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Posts Tagged ‘calligraphy’

Punio, Punire

November 6, 2013 | by

puniopunire600

The New York City Marathon has come again, awing, baffling, and intimidating the more sedentary among us with its pursuit of voluntary physical punishment. In a downtown studio a few months ago, another marathon of sorts took place. Ruth Irving was filmed for three hours by the artist Jan Baracz writing the passive present conjugation of the Latin verb “to punish” (punio, punire). I am punished, you are punished … The camera was positioned over Irving’s shoulder as she dipped her calligraphy pen in the inkwell, tracing the words over and over until the page was covered. They had agreed she would just keep writing, creating layers of script on script. Jan looked nervously on, asking her occasionally in his absurdly thick Polish accent if she was okay, which she found irritating after awhile. Her own forced awareness—she couldn’t look away or she would lose her place on the page—was exhausting enough. She had imagined that the difficulty would be at least partly physical—hand cramps or parched throat. But the worst part of it was that she couldn’t stop, sit back and look. As an illustrator, calligrapher, and former architecture student, that’s what she did instinctively, or compulsively. The surveying pause of the artist before the brush lands on the paper. But she was working blind. That was true punishment.

Last fall, Ruth met Jan at a potluck thanksgiving in Brooklyn. They had an immediate, inexplicable rapport in the way only true odd couples can. Five foot ten, pale with raven-black hair, Ruth is from Melbourne, Florida, the daughter of conservative Christians. One of five children, she was homeschooled, wore long skirts, and was not allowed to listen to “music with rhythms.” She describes the environment as “a radical, defy-the-man mixture of religion and hippy anarchism.” She was pulled out of first grade just as she was just learning cursive. “I only knew half the cursive alphabet. It was something I was kind of embarrassed about.” As a result, two years ago, at age twenty-nine, she decided to teach herself to script. “Being homeschooled and being separated, it’s easy to cherish and hold on to, but at the same time it’s really painful,” she says. “Reality is so different from that precious bubble. I wanted to work on communicating with people. Now I’m scripting like everyone who went to school.” She became so adept at it that she was able to find work writing invitations and addressing formal envelopes. Read More »

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Hemingway Hotels, Customized Austen, Literary Shame

April 20, 2012 | by

  • Listen to Allen Ginsberg reading “What Would You Do If You Lost It?” at the 92nd Street Y in 1973.
  • One can now purchase a customized classic—think Pride and Prejudice—featuring you as a character.
  • Incredibly lovely calligraphy, in action.
  • Ted Hughes’s ninety-two-year-old brother, Gerald, is writing a memoir about the boys’ Yorkshire childhood.
  • Shameful reading confessions.
  • The life of the pencil elitist.
  • The Roots, Chris Martin, Regina Spektor, and … Captain Ahab. People of the Book unite! (Adorably.)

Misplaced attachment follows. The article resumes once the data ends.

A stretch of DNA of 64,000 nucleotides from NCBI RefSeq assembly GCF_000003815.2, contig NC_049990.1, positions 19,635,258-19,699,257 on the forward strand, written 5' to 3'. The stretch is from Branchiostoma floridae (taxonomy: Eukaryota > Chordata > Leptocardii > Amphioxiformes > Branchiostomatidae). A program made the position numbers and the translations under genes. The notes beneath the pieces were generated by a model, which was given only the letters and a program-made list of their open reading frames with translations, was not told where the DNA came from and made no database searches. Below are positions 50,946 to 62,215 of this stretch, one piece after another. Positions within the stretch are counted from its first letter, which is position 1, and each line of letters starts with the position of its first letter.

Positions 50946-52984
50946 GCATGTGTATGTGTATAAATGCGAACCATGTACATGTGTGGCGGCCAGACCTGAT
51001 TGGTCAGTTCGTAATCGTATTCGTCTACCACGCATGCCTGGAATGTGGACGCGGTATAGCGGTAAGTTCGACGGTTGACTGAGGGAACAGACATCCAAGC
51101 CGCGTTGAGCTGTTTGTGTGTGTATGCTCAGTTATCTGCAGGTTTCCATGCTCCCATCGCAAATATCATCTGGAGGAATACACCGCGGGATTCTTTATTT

• Hemingway’s estate is starting a hotel chain. Hemingway Hotels and Resorts will be Papa-themed. Says the Web site, “An artist needs inspiration to flourish, and so Hemingway was drawn to the world’s most beautiful locales: Paris, Spain, Venice, Key West, Havana, Idaho. Hemingway Hotels will also be found there, and in other beautiful places around the world, in cities and in nature, on beaches and in mountains. Only select hotels will be approved for this iconic brand. For each Hemingway Hotel must be true to its environment, unique architecturally, and committed to providing guests with active, passionate one-of-a-kind experiences that deeply enrich their lives.”
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    Islamic Art at the Met

    November 7, 2011 | by

    Dagger with Zoomorphic Hilt, second half sixteenth century. India, Deccan, Bijapur, or Golconda. The Metropolitan Museum of Art, Purchase, Lila Acheson Wallace Gift, 2011 (2011.236). Image: © The Metropolitan Museum of Art, New York.

    Last week, the Metropolitan Museum of Art opened its renovated and newly enlarged wing of Islamic art, now called Galleries for the Art of the Arab Lands, Turkey, Iran, Central Asia, and Later South Asia. The new space, which is gorgeous, is entirely redesigned. The galleries are now organized by theme and material as well as period. There is more figurative art—paintings, illuminated manuscripts, glazed pottery—and greater geographical breadth. Many of the pieces displayed in the old galleries are also here, newly contextualized. Others, never displayed, have been taken out of the museum’s twelve-thousand-object collection. And some pieces were acquired over the past eight years, while the wing was closed to the public. Among the most seductive of these new objects is a zoomorphic dagger (pictured above) from sixteenth-century Deccan India. I recently took a tour of the galleries with curator Navina Haidar, who talked to me about some of its treasures, new and old. Read More »

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